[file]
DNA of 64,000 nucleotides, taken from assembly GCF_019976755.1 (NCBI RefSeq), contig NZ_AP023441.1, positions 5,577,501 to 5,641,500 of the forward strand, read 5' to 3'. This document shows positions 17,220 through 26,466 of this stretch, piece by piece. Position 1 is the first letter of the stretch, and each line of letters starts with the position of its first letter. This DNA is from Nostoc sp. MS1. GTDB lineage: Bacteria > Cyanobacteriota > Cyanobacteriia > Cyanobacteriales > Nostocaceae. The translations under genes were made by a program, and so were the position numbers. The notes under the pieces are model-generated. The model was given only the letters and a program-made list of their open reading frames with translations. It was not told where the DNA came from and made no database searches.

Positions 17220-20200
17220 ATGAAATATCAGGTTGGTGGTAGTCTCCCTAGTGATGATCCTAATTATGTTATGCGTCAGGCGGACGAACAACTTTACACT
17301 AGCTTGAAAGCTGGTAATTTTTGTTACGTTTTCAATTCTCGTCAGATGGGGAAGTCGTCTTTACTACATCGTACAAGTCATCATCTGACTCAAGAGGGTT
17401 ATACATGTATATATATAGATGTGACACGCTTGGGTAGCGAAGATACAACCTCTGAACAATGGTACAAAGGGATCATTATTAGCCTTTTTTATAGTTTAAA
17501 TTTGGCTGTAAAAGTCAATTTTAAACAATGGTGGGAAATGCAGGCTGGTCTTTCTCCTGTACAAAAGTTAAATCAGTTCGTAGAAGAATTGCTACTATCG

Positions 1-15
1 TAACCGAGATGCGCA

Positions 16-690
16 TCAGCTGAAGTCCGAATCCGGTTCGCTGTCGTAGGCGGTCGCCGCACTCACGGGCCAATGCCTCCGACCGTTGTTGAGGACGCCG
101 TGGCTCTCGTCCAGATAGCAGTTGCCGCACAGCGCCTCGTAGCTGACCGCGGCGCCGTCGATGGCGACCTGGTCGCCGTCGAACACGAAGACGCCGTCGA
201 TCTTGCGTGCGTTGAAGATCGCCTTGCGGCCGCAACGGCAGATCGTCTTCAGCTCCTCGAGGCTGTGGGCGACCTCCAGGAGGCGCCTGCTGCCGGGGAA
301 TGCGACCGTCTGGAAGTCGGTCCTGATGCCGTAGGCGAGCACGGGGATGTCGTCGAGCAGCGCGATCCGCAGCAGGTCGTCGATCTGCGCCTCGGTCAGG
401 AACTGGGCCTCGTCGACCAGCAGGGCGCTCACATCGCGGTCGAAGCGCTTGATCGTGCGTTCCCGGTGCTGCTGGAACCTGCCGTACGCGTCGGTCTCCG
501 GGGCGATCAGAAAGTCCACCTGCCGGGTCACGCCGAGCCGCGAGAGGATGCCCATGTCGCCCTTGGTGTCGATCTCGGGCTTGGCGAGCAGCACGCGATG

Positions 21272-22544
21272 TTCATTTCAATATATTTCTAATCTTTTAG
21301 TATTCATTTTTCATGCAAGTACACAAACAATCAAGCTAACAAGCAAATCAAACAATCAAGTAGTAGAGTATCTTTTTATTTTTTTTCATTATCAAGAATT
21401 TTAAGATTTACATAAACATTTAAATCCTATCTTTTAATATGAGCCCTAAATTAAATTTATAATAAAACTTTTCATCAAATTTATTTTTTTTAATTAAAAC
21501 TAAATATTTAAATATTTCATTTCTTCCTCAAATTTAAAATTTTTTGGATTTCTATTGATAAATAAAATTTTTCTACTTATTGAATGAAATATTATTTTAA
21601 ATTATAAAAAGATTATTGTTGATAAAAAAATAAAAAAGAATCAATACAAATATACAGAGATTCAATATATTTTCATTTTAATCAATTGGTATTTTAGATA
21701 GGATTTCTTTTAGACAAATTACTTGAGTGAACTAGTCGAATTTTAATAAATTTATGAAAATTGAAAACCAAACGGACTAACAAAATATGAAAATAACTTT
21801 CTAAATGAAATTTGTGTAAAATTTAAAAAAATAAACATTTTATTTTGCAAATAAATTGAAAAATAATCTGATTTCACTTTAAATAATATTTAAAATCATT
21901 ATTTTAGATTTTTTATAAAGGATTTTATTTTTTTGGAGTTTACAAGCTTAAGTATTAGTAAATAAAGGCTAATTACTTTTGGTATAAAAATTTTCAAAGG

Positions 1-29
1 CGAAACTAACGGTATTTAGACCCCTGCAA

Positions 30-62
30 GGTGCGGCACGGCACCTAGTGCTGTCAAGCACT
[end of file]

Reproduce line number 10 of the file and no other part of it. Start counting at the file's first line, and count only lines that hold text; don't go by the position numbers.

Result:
16 TCAGCTGAAGTCCGAATCCGGTTCGCTGTCGTAGGCGGTCGCCGCACTCACGGGCCAATGCCTCCGACCGTTGTTGAGGACGCCG